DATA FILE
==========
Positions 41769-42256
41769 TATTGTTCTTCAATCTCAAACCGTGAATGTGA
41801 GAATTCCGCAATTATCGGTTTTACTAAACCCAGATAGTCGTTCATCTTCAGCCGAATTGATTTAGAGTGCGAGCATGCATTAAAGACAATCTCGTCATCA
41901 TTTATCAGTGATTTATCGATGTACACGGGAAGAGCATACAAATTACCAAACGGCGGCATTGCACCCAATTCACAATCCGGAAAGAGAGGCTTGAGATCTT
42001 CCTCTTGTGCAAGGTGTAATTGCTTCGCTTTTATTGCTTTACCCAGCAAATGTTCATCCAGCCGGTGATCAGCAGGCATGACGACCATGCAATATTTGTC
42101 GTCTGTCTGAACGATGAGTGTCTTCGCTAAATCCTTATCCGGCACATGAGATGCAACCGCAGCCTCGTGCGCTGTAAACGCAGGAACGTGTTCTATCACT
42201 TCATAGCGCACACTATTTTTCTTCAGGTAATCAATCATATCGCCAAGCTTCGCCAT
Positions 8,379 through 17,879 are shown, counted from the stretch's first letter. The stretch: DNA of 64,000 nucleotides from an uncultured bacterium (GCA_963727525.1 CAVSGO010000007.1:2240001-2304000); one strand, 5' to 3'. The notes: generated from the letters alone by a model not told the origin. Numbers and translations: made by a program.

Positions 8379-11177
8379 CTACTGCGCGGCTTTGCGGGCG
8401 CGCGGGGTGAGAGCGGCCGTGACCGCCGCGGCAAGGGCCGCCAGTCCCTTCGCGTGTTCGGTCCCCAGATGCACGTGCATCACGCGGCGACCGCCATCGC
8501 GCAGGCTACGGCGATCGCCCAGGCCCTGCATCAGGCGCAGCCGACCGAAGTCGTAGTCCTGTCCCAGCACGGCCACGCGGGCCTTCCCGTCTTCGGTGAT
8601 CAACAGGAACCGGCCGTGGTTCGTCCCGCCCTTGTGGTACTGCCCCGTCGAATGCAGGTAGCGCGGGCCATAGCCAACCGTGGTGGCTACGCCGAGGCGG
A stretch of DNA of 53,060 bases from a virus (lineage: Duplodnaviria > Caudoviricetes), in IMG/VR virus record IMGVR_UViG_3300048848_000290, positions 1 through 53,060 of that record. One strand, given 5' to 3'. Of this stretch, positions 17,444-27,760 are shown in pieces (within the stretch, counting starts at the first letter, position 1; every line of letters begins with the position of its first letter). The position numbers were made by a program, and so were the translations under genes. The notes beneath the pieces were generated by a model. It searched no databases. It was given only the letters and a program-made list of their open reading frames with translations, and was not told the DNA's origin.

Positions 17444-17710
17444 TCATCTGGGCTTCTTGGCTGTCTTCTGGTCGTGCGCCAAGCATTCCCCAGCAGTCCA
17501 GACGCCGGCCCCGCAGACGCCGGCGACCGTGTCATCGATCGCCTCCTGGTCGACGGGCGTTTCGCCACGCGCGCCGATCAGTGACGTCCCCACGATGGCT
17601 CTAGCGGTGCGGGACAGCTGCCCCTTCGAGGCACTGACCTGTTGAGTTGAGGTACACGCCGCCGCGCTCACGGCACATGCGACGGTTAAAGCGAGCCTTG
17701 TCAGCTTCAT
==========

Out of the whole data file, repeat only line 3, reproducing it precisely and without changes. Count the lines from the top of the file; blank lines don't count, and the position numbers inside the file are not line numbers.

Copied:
41801 GAATTCCGCAATTATCGGTTTTACTAAACCCAGATAGTCGTTCATCTTCAGCCGAATTGATTTAGAGTGCGAGCATGCATTAAAGACAATCTCGTCATCA